Their midfield structure and front two also made it difficult to penetrate when we managed to cross the half way line:

As you can see above, the Swans need a couple of players to drop deep into the shaded area, while below shows a similar situation. Llorente had been the player often dropping deeper to add midfield support, but he was very rarely doing this against Leicester -as he operated in a higher position with Sigurdsson and Routledge moving inside to join him.

But some clever and quick passes amongst the likes of Mawson, Cork and Carroll allowed them to get around Leicester`s high pressure, which then tallied off – giving the Swans more space to move forward. This was particular when we scored our opening goal, which suggests that the attitude and confidence amongst the players isn`t quite right.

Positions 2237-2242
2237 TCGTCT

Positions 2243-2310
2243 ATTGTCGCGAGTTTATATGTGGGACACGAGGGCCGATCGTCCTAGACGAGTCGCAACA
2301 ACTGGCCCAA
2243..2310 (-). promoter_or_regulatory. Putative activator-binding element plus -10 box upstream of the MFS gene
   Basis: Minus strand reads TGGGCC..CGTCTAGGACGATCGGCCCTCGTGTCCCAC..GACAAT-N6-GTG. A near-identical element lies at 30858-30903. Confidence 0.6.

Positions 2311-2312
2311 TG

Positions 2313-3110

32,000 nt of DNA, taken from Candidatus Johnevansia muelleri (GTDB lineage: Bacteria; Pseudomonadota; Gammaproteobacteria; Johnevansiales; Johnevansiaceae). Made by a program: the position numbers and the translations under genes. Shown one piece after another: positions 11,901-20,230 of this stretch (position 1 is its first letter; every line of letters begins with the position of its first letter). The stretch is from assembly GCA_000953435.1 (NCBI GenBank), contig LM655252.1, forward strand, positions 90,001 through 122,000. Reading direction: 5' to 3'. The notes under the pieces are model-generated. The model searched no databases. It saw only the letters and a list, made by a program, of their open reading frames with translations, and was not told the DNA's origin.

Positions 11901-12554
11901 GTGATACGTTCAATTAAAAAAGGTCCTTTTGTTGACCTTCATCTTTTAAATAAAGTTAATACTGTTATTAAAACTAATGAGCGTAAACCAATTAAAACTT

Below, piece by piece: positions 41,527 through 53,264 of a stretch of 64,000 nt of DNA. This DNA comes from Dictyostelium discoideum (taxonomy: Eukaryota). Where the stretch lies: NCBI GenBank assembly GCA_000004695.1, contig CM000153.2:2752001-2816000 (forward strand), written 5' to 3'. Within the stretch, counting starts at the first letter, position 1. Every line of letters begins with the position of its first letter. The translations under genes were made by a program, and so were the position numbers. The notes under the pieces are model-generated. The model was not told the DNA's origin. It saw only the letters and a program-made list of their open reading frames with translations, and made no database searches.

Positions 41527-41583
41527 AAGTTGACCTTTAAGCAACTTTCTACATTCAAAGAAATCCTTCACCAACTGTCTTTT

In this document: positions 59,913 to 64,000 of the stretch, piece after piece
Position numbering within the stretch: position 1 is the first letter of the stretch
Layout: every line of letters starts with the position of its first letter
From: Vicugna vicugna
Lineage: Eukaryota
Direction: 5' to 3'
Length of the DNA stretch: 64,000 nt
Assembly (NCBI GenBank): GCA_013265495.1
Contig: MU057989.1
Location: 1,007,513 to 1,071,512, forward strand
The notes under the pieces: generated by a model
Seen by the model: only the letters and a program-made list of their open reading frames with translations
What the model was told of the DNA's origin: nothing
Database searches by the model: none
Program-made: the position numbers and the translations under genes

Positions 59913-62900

Leicester make it easier for Swansea to move forward

Swansea`s difficulty in moving the ball forward started to become easier and easier, Leicester`s structure became less effective, they didn`t cut off the passing routes out wide, and this was often our method forward into the attacking third.

Swansea`s contrasting energy and desire to Leicester`s

Compare Leicester`s lack of pressing and effective player positioning shown above to Swansea`s and there`s a world of difference.

Below, Carroll is the player to move a long way out of the midfield trio to apply pressure up with Llorente. Pressure like this, and with Sigurdsson often adding in support, forced Leicester to kick long balls from full back positions.

Notice as well how Sigurdsson is looking over his shoulder to see where Mahrez is, the player obviously identified as their danger-man.

Below, Sigurdsson and Carroll work well together in a wide left area, Carroll forces a pass backwards, while Sigurdsson ensures he`s well positioned to block the passing route to Mahrez.